which, in that moment, was called The Isthmian Scout Council
which later changed to The Canal Zone Council and later on would
evolve into the International Boy Scouts Canal Zone.
Both priceless images can be found at
My previous posts were intended to give a glimpse of the childhood activity of Scouting which, I was sure, would have benefited not only me but my family and community for a life time. I can also assure anyone that I know not where I got those ideas from. However, the analysis by proven mental health professionals would be as much accepted as any one of us as humble pundits of today.
It has been our hope that our work for the Silver People Chronicle these past two years has focused needed attention on the Silver People in general and has gained the attention of those of us who are descendants of Black English Speaking people in particular- immigrants of the West Indies who had their humble beginnings on the historic Panama Canal Zone. We hope and pray that the coming year will preserve us in the vibrancy of Spirit and permit us to gain the attention of persons all over God’s Universe. We mean to prove to all students and teachers in all schools from preschoolers to the loftiest universities that Black History still holds an irresistible interest for all people.
The mission is yet to be completed but we are thankful for the reports and comments we have received thus far from our loyal readers, those who have been following us on this journey. It is on this special tour that we hope to continue being your tour-guides as we explore the country and region of the Panama that our forefathers saw and experienced. It has been a special place for us, not only because it is our place of birth but it is also that place that has molded that unique character we have inherited as the Silver People of Panama.
When I was assigned to write articles about Scouting amongst the Silver People of Panama, it became necessary for me to return to the archives of the Panama Tribune for additional information. My trepidation was such that I considered very carefully handling such a vulnerable source of information. This fragile resource, one which I have always considered as undeniable proof that we have been a vital and respected part of the Panamanian community, remains on library shelves in the most precarious of conditions.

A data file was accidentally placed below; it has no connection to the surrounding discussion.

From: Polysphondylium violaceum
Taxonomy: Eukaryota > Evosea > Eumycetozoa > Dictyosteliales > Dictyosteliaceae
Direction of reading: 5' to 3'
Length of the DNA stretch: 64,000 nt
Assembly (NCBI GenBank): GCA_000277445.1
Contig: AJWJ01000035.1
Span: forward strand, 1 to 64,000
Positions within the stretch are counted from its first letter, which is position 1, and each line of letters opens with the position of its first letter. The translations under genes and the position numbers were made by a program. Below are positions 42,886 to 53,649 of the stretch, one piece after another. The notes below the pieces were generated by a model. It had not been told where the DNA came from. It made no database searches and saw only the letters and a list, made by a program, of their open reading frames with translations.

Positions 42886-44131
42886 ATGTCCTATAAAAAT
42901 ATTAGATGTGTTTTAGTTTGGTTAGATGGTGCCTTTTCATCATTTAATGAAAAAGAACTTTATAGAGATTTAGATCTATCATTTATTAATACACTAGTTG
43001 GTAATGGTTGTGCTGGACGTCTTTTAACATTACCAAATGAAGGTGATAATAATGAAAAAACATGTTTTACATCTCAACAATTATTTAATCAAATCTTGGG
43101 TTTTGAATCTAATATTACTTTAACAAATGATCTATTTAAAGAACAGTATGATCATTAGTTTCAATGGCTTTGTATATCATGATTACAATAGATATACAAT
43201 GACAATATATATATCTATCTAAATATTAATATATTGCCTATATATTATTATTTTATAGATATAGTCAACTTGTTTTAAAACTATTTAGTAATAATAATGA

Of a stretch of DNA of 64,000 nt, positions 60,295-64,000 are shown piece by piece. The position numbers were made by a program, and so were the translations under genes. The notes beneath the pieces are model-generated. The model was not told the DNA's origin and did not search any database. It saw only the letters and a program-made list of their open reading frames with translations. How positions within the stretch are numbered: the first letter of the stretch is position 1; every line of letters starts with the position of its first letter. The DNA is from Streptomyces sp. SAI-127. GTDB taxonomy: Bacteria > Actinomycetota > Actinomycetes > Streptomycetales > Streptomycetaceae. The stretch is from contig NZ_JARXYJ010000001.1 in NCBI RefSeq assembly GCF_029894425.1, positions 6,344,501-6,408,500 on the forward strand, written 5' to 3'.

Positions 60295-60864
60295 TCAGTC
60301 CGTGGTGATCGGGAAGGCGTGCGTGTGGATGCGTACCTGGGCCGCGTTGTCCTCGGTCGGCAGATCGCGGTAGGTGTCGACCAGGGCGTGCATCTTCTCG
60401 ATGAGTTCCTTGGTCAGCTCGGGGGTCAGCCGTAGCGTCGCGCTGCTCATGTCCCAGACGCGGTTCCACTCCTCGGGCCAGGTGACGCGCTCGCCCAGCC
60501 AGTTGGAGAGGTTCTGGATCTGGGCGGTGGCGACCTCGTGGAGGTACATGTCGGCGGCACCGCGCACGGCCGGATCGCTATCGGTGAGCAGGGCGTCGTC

It would most assuredly be a great concern to any respectable researcher who would hold in panic the thought of handling these very delicate, crumbling leaves of a bygone day knowing that the sources he dares to handle, in an age of digitalization, would be saved by our modern technology forever.
At any rate, I’ve ascertained that my limited experience with Scouting in the year of 1942 made me a witness to part of the early stages of Scouting, if not some of its worst and declining years amongst the Silver People of Panama. My continued investigation, however, enabled me to discover the work of Mr. Ivanhoe Phipps who came to Panama in 1929 from Jamaica to work as a linotypist for the Panama Star and Herald.
Mr. Phipps had been working until then for the Kingston Daily Gleaner and was welcomed by his close friend and fellow Scouting brother, Sydney Young, who founded the Panama Tribune the year before. The Panama Tribune newspaper welcomed Phipps as a highly valued newcomer and member of the Silver community, as well as an eager supporter of the Scouting movement.
Now, the year 1929 happened to be a key year for me since it was the year in which my paternal side of the family tree suffered its greatest loss in the death of my grandfather Joshua Austin Reid. As I’ve related in previous posts, he was a devoted father and servant to the people of the Black Canal Zone. He had served all of his young life, some twenty three years, as, first, an employee down in the infernal pits of the digs and the cuts, and then served as Dispensary Director at Paraiso on the Silver Canal Zone from about 1914 until his sudden death on the job in 1929.
It is reported that by 1923 there were eight Baden-Powel Boy Scout troops amongst British West Indians in Panama alone. Mr. Sydney Young who was a former Jamaican born troop leader remained faithful to scouting and made sure that a weekly report of Scouting activity was published on page 14 of the Tribune. “Scouts Corner,” however, never revived Scouting to the satisfaction of Mr. Young after the W.W.II events in Panama. The pages of the Panama Tribune, nevertheless, continued their special column in the hopes of locating readers in all parts of the globe and the overlapping geographies of the British Empire.
He hoped that the “World brotherhood of fellow Scouts” would include the Westindian Dispersion in Panama and Central America as a vital part of the Westindian cultural heritage. If such positive traits can be fostered as the ones that promote service to country and community activism, which we can safely say has made a difference in the fight against racial injustice, then my own life story has been molded by the attendance to just one night of Cub Scout meeting at the Jamaican Society Hall in Calidonia.
This story will continue.